Quilts Q to T
Quilt: A coverlet or blanket made of two layers of fabric with a layer of batting in between, all stitched firmly together, usually in a decorative manner.
Quilt Frame: A large, freestanding floor apparatus made from wood or plastic pipe that holds the layers of a quilt together during quilting.
Roberta Jemison, Greene County, Alabama
84" x 74"
International Quilt Study Center, Robert and Helen Cargo Collection,
[Purchase made possible through James Foundation Acquisition fund, partial gift of Robert and Helen Cargo]
Raw Edge: The un-sewn edge of a piece of fabric used in a quilt block.
Repeat: The number of inches between a repeated pattern/motif in a piece of fabric.
Reverse Appliqué: Designs made by sewing fabric to the underside of a block and then cutting away and turning under areas of the top fabric.
Rocky Road to Kansas
Alternate name: Kaleidoscope
Mary Rosenbaum, probably Virginia
83" x 72"
Nebraska State Historical Society, Source: Ollie Rosenbaum,
Mary Rosenbaum, the groom's grandmother, made this quilt for the wedding of Josephine Clemintine Falke and William Henry Rosenbaum. They were married August 30, 1895, in Marian, Virginia. William was a blacksmith and farmer and he and his wife came to Nebraska and farmed near Kennard. It has been said that this pattern name was indicative of the difficult travels one would have to endure to get to Kansas in the early to mid nineteenth century. Although it may be impossible to determine what inspired this evocative name, there is some credibility to its attribution having derived from the hardships of life on the trail. Other popular pattern names are Rocky Road to California, Dublin, Oklahoma, and Jericho.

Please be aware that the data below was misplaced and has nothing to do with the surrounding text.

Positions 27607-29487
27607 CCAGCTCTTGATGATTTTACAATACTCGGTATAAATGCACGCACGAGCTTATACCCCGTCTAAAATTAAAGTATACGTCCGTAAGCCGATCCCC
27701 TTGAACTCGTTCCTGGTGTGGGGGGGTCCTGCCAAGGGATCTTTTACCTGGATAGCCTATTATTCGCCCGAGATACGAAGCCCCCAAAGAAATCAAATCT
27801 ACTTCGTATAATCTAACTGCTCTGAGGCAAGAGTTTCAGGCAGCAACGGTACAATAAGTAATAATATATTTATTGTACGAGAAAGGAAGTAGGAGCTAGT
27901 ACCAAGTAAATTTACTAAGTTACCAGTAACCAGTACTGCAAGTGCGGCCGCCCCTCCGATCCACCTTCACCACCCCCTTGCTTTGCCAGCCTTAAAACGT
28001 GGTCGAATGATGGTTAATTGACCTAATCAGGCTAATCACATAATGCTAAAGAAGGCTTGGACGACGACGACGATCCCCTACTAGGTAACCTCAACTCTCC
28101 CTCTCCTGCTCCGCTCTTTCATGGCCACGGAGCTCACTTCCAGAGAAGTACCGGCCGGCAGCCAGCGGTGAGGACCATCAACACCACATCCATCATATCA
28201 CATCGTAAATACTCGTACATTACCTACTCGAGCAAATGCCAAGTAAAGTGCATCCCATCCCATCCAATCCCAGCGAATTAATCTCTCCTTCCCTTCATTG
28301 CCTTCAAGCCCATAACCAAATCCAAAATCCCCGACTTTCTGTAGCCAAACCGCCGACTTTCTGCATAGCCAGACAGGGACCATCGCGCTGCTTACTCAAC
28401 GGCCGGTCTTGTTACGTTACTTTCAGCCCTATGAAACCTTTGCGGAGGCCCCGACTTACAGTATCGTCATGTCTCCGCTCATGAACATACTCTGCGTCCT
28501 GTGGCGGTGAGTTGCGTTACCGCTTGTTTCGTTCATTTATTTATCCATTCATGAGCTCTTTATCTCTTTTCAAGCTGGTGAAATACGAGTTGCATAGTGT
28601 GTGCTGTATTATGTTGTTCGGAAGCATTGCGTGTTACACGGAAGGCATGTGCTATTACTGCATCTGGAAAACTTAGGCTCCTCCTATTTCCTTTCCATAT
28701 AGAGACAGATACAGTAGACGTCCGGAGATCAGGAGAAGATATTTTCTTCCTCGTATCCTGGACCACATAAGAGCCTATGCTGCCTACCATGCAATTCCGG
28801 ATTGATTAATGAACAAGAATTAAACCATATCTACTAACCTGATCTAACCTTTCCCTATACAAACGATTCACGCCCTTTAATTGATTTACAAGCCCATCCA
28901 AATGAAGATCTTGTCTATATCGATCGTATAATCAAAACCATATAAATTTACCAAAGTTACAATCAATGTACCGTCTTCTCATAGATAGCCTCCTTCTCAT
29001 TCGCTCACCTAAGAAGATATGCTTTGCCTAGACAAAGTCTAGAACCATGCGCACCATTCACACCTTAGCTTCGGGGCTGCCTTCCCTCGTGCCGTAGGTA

Alternate name: Prairie Rose, Prairie Flower
Mary Wright Comer, McMinnville, Tennessee
99" x 80"
Nebraska State Historical Society, Source: Charles Phillips,
This quilt illustrates two important trends in nineteenth-century appliqué quilting: the predominance of red and green and the reliance on simple shapes found in nature. Many early appliqué quilters looked to nature for their influence as floral shapes and designs were prevalent. It was not until the late eighteenth to early nineteenth century, however, that these shapes began to look more and more like identifiable flowers and plants. Additionally, appliqué quilters, for numerous reasons including aesthetic trends and available fabrics, favored red and green color schemes. Technological advances throughout the late nineteenth and early twentieth centuries, however, led to abundant fabric choices and, in turn, abundant use of color and pattern in quilts. Mary Wright Comer in McMinnville, Tennessee, made this quilt around 1875. Mary's family, which settled near Gordon, Nebraska, used this quilt and her grandson, Charles Phillips, donated it to the Nebraska State Historical Society.
Running Stitch: A hand-needlework technique in which the needle accumulates several stitches before being drawn through the cloth. The running stitch is used in both piecing and quilting.
Alternate name: Turkey Tracks
Thomas Washington Dyas
91.5" x 78"
Nebraska State Historical Society, Source: Mrs. Edwin Voll,
This quilt is atypical in that a man made it, uncommon but certainly not unheard of. The maker was Thomas Washington Dyas, the donor's great-grandfather. Dyas was born in Kentucky in 1823, was a private in the Illinois Infantry during the Civil War, and eventually settled in Nebraska, passing away at Mascot in 1891. His family called this quilt Bear's Paw.